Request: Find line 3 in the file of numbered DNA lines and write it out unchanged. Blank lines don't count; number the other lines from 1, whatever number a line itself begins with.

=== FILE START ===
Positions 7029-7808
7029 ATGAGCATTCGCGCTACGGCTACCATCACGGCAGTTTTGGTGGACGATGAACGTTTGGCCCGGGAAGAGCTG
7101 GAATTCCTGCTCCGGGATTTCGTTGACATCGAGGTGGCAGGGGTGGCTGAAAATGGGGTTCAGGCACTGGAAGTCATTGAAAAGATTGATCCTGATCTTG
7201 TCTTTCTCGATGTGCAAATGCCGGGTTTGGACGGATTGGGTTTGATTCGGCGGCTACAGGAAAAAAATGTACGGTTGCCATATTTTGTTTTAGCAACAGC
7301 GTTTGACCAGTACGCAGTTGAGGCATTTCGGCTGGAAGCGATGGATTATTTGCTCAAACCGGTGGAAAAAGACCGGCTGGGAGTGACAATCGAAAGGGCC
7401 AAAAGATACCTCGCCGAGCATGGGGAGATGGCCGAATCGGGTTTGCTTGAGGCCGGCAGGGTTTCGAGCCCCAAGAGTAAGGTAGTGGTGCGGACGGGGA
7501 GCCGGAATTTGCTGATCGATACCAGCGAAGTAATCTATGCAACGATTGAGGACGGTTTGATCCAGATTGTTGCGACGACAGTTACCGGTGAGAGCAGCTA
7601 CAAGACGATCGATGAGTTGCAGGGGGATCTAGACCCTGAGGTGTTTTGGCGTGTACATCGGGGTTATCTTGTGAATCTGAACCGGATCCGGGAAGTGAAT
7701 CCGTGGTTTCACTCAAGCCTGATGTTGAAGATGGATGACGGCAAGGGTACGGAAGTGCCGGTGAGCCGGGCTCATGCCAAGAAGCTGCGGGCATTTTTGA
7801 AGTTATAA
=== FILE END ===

7101 GAATTCCTGCTCCGGGATTTCGTTGACATCGAGGTGGCAGGGGTGGCTGAAAATGGGGTTCAGGCACTGGAAGTCATTGAAAAGATTGATCCTGATCTTG